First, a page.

Ten long years of hard-working dedication and creative input, in constant dialogue with nature and dreams, allowed Count Donato Sanminiatelli, his wife Maria Odescalchi and the great landscape architect Russell Page to realise a dream and let other garden-lovers participate. In spring 1964 Page set foot in San Liberato for the first time. He remarked: ''I know of no other place that emanates such magic'' and accepted the task of making a small, great paradise even more magic with humility and enthusiasm. It is a true botanical garden containing species from all over the world which share this special, spectacular space. Canadian maples, Japanese cherries, liquidambar and parrotias thrive alongside camphoras, liriodendrons and nyssas which seem to catch fire in autumn.
Part of the garden is dedicated to acidophilous plants; collections of camellias, rhododendrons, scented Choysia ternata and black
San Liberato is first of all a Romanesque church of poignant beauty,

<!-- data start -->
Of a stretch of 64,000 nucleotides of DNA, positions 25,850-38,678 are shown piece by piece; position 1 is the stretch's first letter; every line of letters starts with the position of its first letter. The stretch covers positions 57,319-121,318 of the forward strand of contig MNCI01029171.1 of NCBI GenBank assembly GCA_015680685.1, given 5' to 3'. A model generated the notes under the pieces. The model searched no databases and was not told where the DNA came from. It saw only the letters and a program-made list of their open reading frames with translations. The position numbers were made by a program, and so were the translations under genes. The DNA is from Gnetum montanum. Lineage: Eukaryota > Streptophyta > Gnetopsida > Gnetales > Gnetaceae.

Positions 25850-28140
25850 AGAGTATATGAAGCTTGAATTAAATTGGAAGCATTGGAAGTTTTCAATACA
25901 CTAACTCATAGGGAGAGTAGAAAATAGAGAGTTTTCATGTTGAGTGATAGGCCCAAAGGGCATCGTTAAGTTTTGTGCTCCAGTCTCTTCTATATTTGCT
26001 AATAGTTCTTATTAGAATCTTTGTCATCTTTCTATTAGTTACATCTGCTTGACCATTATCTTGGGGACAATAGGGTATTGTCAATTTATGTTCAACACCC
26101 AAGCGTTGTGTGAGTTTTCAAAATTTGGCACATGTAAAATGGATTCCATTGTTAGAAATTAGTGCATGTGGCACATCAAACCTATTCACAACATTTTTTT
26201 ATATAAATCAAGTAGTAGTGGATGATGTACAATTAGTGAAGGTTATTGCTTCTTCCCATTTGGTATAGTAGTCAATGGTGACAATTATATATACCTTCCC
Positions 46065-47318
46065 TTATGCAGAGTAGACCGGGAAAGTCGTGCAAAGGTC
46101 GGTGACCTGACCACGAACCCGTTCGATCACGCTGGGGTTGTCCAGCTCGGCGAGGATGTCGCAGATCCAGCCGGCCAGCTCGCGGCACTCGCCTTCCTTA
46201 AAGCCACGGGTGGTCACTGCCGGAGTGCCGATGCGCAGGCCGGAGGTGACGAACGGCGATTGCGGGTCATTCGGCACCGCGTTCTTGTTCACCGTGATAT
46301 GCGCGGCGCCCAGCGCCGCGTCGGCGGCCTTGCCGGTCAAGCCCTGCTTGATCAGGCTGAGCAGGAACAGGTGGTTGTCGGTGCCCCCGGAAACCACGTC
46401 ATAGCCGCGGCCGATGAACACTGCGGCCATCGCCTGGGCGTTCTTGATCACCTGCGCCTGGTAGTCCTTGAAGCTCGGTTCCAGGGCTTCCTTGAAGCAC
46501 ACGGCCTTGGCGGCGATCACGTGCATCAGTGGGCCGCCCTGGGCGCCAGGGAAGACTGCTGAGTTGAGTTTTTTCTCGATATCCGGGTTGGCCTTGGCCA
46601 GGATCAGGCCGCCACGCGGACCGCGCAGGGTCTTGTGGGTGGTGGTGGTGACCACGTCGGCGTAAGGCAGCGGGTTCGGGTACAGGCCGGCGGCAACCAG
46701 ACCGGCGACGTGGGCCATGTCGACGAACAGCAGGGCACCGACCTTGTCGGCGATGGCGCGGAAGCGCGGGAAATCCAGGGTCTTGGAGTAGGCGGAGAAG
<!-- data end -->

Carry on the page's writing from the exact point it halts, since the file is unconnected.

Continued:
immersed in a secular chestnut wood which merges into the park. It is also a rose garden or rather an infinite gallery of roses in thousands of colors interrupted by a small stone fountain, home to water-lilies and frogs. The church and its belfry from 1000, watched over by an ancient fig and cypress, is enhanced by a bird's eye view over the opaline waters of Lake Bracciano and the conical profile of Rocca Romana. This kingdom of minute details and vast expanses, of light and shade, this crescendo of flowers and plants, leads the visitor into a secret world where every anxiety vanishes.